# Feynman Vol.I 4–2 "Gravitational potential energy": a little confusion in the elegant proof

I'm new here and I've been reading through Feynman's great lectures from the very beginning.

In Feynman Vol.I 4-2 "Gravitational potential energy", Feynman uses an elegant proof to show the quantity $$X$$ must be $$\dfrac{1}{3}$$ and every $$Y$$ is strictly less than $$X$$ in the real world.

But after reading this I'm a little confused by some point and here I'm trying to explain that clearly as much as I can. Although I've known a little bit about basic physics, now I have to pretend to know nothing at first. Then how could I naturally think of "reversible" and "irreversible" and there is an $$X$$?

And in the elegant proof, if there is actually not a reversible machine to help us finish the process (though in our imagination) to derive a perpetual motion as a contradiction, why could we use this reversible machine? So I got stucked at some point in logic (maybe because I couldn't completely understand Feynman's thought).

I think it's similar to this situation in mathematics: if we at first know $$Y$$ has an upper bound $$X$$ we can derive $$X$$ must be $$\dfrac{1}{3}$$, but if we at first don't know $$Y$$ has an upper bound, how should we continue?

Any help will be appreciated.

• I understand your confusion, and I also have some questions about this: Since the book says that this thing does not exist, why are we able to use a non-existent thing to prove a real-world problem? Or does this mean that it's equivalent to assuming that we indeed have something like a minimal upper bound? I look forward to more explanations. Commented Apr 18 at 12:47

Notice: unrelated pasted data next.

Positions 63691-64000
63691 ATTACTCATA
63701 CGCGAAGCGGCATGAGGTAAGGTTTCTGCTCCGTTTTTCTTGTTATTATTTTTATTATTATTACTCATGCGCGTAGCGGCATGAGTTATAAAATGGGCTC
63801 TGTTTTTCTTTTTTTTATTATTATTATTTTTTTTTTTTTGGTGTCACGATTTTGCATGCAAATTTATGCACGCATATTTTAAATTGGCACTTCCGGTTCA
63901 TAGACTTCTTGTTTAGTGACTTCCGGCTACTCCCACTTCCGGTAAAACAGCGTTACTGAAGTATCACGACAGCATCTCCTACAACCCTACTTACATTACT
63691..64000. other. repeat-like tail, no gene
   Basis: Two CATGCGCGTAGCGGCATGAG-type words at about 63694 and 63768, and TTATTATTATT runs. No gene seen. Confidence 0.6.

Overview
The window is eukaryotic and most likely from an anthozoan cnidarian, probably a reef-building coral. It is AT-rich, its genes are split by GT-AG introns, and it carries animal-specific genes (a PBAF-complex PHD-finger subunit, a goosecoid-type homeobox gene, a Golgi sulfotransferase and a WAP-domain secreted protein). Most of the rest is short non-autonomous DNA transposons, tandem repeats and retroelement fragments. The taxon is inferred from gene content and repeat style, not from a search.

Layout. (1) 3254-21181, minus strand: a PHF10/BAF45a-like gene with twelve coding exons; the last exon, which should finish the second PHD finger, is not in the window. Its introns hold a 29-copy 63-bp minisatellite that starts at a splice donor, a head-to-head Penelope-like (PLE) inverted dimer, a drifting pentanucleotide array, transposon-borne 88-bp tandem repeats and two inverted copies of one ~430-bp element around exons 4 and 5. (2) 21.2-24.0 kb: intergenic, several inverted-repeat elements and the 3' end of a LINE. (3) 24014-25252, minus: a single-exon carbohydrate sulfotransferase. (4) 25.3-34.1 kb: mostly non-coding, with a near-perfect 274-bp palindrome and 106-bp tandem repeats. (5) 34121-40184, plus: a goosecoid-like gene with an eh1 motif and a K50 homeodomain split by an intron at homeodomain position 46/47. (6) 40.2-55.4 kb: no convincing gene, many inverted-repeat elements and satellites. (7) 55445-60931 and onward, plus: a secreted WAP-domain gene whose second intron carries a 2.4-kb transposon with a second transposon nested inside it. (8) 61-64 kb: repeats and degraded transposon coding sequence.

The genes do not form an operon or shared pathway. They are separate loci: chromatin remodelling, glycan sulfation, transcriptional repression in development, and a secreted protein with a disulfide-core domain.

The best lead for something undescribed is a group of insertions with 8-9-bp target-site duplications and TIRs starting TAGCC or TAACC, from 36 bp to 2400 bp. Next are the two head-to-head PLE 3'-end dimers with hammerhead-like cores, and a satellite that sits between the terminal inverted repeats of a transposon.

Feynman is probably going a little too fast and slick.

He is trying to point out two things at once. Namely, they are that

1. The best machines we can hope for are reversible, ideal, machines.
2. There cannot be any machine better than that, i.e. perpetual motion machines.

By considering a small enough mass and a small enough initial height, a reversible machine must have an upper bound $$X$$. After all, if you can have unbounded lifting of stuff under such conditions, then we can simply split stuff into small chunks like that and lift all of them with no upper bound. That is physically nonsense, so such an upper bound must exist. (Note that Feynman is so smart as to choose for the weights to be lifted are heavier than the weight being dropped; this means that $$X<1$$, making the bound even more obvious.)

Once we establish the limits of ideal reversible machines, i.e. bound $$X$$, then we can argue separately that there can be no better machine, no perpetual motion machines, by the argument that Feynman brought in. This limits $$Y\leqslant X$$

The rest of the argument then follows.

There is a tremendous difference between perpetual motion machines and ideal reversible machines, that you also have to be clear about. Although we all agree that ideal reversible machines are impossible in practice, the fact of the matter is that, for any tolerance factor, we can engineer a machine that is so efficient, that it lies within the tolerance factor of this ideal reversible machine.

Another way of phrasing it, is that an ideal reversible machine is an idealisation, a limit-taking of experimentally achievable machines. The important part is that these things are approximated well by experimentally achievable machines, to as good of an approximation as you want, except engineering difficulties to actually achieve stricter and stricter tolerances. They exist as theoretical constructs, but are physically allowed.

Perpetual motion machines are not even allowed as theoretical constructs, because we can prove that their existence breaks physics. That's what Feynman is also trying to argue. We can define them, we can reason with them, and immediately prove that they cannot exist. Square circles and all that.